Fish do move in response to the weather and may decide not to feed. In the case of the silver tourists the salmon and sea trout the river may be literally devoid of your target fish. The hole is no longer there!

Indeed the following fishy saying has a lot of truth to it.

"If the wind is from the north, do not sally forth,
If the wind is from the east the fish bite least,
If the wind is from the west the fish bite best,
If the wind is from the south it blows the bait into the fishes mouth"

One thing I have discovered about sea fishing is that strong winds are to be avoided unless you are a shore bass or cod fanatic. Shore fishing suffers as fish move offshore as the shoreline colours up.

Boat fishing is even more affected. This year upwards of 50 percent of my planned boat trips have been "blown off" and cancelled, with a number of other trips being limited to inshore waters.

During this latest holiday I only managed to get out on three occasions with two Penzance trips and a sharking trip out of Milford Haven cancelled.

I did get in some shore fishing hoping for a gilthead bream and a three bearded rockling but despite my best endeavours and help from Chippy and Richard at Camborne's County Angler  I failed to catch either species. I had to settle for some ballan wrasse, pollack, shore rockling and a strap conger. Thanks guys, I am sure that your advice will result in the target species responding when I return next year.

The weather had one last surprise for me, with dense fog making it difficult to find my way off this rock mark in the dark. I spent a worrisome ten minutes trying to locate the route from the rocks up to the cliff path above. Golfers normally make their way safely to the nineteenth hole in broad daylight!

The wrong sort of weather has always been used by fishermen as an excuse for not catching. In this species challenge it has become my buggeration factor!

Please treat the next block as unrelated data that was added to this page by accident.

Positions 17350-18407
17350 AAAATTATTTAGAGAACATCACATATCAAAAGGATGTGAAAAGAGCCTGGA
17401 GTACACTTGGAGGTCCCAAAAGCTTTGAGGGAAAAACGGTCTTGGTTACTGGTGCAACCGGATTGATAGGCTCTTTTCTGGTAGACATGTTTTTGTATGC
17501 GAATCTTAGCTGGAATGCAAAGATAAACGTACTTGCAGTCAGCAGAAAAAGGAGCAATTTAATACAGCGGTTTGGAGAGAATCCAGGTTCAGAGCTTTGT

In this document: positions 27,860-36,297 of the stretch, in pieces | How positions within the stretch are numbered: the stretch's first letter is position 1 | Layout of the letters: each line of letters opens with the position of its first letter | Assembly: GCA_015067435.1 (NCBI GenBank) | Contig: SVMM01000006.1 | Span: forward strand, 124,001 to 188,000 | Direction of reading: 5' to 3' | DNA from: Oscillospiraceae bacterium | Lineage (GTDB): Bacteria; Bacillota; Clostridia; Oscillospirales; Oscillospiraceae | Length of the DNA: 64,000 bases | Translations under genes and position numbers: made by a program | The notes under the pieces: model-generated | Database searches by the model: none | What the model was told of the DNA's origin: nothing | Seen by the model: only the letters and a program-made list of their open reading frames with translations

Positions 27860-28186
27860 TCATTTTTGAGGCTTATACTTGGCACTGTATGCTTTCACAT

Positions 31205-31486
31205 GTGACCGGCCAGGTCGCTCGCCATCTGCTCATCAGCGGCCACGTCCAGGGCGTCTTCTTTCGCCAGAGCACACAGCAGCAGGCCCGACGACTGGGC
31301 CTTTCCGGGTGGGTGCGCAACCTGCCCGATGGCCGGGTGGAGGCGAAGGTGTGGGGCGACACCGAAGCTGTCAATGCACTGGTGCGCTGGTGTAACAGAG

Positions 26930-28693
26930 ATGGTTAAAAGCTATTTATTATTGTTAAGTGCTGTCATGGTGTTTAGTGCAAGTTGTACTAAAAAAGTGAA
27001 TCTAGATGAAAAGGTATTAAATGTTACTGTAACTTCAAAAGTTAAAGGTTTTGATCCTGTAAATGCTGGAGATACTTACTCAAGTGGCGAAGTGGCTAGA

Sunday, 9 October 2011

RNLI Two Day Species Competition

Day 1

 I had expected to be blown off, so it was a pleasant surprise when Colin confirmed that we would be fishing, albeit with an early start as the winds were expected to build during the day. We drew for our place on the boat and had the rules explained to us before Flamer 4 sailed out to sea in the early morning light.

We started by drifting the back of the bank and experienced some superb black bream fishing with over forty between us in little over an hour. I struggled at times to get my baits down to the bottom past the mackerel.

Colin decided that we would have a few drifts across the shambles before moving inshore. The competition fanatics tried for sandeels whilst I baited with a long thin mackerel strip hoping for a brill. On each drift my rod top rattled flatty style, however the hoped for brill turned into two dogfish, mackerel and a tope (worth loads of points apparently........face, points, bothered). Dodgy Dave managed a plaice and a turbot and was pronounced a real angler by Colin.

A session drifting followed, with wrasse of all colours and sizes being boated. My male cuckoo was the prettiest, with Stephan catching the two largest ballans, both four pound plus. Rather than anchor the mud as originally planned Colin took us to a nearby reef, where bullhuss, conger and ling obliged.

A Chinese meal rounded off a very enjoyable day, however I suspect the other diners were pleased to see the rowdy party of anglers leave.

Day 2

Strong winds meant that we were restricted to Portland Harbour and the surrounding area. We started by drifting for wrasse under the cliffs before anchoring up on the muddy bit. Once again I suffered the ignominy of seeing other anglers land the dragonet and butterfly blenny I was targeting. My tiny pieces of rag worm only attracted small smooth hounds and a solitary goby.

We then anchored on the red band spot, by bouncing sabikkis around I managed to tempt three along with a raft of assorted gobies including at least black, and sand gobies.

A drifting session on the Portland entrance saw pout galore and loads of wrasse before a blast on the ships horn signalled the end of proceedings.

Richard Ferre was the winner, with Andy Collings the runner up. Other awards were given for most species, best fish and weakest link. Yours truly finished mid table.

Again to many species were caught to list on the labels as blogger has a 200 character limit for labels!

Saturday, 24 September 2011

Dracula isn't the only creature with teeth in Whitby!